Even before Mr. Robot premiered in late June, USA had renewed the show for a second season. The pilot had won awards at both SXSW and the Tribeca Film Festival, and an early online release had racked up some 2.7 million views in less than a month. Across social media, fans praised both Remi Malek’s performance (rightly so) and Sam Esmail’s hacker realism—for example, typical enthusiasm from a recent Reddit post: “Been writing software since the early 90's. This is the least bullshit fiction I've seen about hacking in ages. This show is fucking amazing!” This from the network famously parodied by The Onion for its “interchangeable sun-soaked shows about cops, lawyers, doctors, doctor-cops, spy-lawyers, and cop psychics.” Yes, Mr. Robot is the most interesting show USA has done in years. No, it’s not amazing.
If anything Mr. Robot is just a stew of its own obvious influences. It’s Fight Club for the Snowden era, with Christian Slater as Tyler Durden. Malek plays Elliot, a security tech and vigilante hacker—also a drug-addled loner—who’s initiated into a hacker collective known as “fsociety.” They’re trying to bring down E Corp (“Evil Corp”), a financial conglomerate that holds 70 percent of the country’s debt. Mr. Robot explains all this to Elliot in a sort of red pill/blue pill speech (to be fair, Esmail has said the scene was a Matrix homage). Elliot reluctantly agrees to help, first by framing CTO Terry Colby for fsociety’s DDoS attack that starts the show, and later by infiltrating E Corps ultra-secure data facility, Steel Mountain. With Colby in jail, E Corp’s Senior VP of Tech Tyrell Wellick looks to take over. Wellick is a total Patrick Bateman knock-off. He pays homeless men so he can beat them up. I’m just waiting for him to bust out the videotapes line.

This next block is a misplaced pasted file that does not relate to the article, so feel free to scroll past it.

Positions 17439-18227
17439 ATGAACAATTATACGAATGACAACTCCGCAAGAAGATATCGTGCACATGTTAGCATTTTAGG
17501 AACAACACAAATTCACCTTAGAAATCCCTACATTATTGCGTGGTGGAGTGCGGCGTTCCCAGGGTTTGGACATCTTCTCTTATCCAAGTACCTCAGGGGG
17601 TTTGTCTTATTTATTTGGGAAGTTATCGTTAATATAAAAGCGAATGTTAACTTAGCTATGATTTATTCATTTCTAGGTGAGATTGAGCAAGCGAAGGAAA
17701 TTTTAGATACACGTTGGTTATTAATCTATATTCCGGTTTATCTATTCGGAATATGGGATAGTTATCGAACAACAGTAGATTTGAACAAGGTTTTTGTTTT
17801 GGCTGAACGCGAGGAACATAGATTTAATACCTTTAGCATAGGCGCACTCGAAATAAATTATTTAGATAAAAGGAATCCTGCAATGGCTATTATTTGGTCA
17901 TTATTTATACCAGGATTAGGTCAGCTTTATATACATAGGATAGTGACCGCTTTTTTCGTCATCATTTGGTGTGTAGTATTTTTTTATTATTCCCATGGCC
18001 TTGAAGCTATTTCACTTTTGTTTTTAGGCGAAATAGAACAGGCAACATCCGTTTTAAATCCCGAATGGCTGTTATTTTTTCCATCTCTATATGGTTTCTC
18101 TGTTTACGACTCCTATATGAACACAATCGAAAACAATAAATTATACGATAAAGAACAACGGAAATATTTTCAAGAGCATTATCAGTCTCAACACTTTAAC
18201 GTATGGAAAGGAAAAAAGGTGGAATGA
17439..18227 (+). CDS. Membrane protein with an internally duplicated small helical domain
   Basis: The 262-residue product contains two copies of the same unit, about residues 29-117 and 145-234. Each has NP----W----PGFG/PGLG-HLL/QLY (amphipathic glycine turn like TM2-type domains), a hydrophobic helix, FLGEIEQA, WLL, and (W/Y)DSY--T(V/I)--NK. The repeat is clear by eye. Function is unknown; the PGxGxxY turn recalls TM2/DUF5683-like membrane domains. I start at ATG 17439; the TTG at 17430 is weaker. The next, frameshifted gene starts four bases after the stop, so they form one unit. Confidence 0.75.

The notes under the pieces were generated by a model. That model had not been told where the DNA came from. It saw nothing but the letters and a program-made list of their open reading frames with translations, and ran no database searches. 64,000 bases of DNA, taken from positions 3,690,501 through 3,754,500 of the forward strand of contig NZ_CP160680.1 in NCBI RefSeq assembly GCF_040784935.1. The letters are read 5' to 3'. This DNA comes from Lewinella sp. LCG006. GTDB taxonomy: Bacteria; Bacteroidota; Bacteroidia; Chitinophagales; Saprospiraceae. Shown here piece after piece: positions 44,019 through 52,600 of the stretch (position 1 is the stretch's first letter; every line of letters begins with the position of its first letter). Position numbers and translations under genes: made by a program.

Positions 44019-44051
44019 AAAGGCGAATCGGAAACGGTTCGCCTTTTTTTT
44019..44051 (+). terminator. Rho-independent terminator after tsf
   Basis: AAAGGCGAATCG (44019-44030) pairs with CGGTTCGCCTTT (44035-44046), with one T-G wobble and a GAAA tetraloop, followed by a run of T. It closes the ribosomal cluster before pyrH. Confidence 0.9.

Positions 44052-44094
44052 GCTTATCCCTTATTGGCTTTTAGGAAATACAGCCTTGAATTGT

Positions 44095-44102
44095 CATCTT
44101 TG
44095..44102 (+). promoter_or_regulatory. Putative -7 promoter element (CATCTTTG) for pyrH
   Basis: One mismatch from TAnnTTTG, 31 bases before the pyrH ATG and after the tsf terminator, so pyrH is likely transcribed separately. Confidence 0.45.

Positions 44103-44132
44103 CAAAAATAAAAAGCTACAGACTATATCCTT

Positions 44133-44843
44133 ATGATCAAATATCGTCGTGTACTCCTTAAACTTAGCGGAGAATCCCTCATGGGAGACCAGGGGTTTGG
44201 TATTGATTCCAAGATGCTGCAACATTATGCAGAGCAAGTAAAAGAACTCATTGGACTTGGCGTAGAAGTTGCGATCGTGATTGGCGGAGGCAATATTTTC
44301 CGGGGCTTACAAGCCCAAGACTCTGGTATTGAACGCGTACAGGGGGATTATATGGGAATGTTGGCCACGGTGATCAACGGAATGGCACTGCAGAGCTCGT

Meanwhile, Elliot gets involved with his neighbor/drug dealer Shayla, who’s in trouble with her supplier Fernando, an abusive psycho who Elliot gives up to the cops. There’s also Elliot’s best friend (and co-worker) Angela, who by episode five has ditched her sleazy boyfriend Ollie, not just because he fucks other women, but because he inadvertently got all their financial info hacked by the mysterious Dark Army.
All of this is fine but there’re a lot of contrivances and hokey dialogue. The constant voiceover all but bludgeons you. Pop psychology abounds. Mr. Robot says things like (referring to Trenton, a Muslim fsociety hacker), “She may look innocent but I’d be careful… she’s got some Allah Akhbar in her.” That’s almost a good line. The end of episode four is given over to an extended hallucination as Elliot withdrawals from morphine but it doesn’t really tell us anything, it’s too early in the show for all that. When Elliot sells out Fernando, he includes an un-incriminating photo obviously taken in Shayla’s apartment. What should have been a one- or two-episode story arc now figures to be season-long.
Or take the end of episode five: Angela goes back to her dad’s house after breaking up with Ollie and finds a bunch of past-due bills from E Corp. Her dad owes something like $25,000, so Angela goes for a run and ends up at a literal fork in the road. That’s the last shot. Talk about laying it on. Someone should remind Esmail that subtlety goes a long way.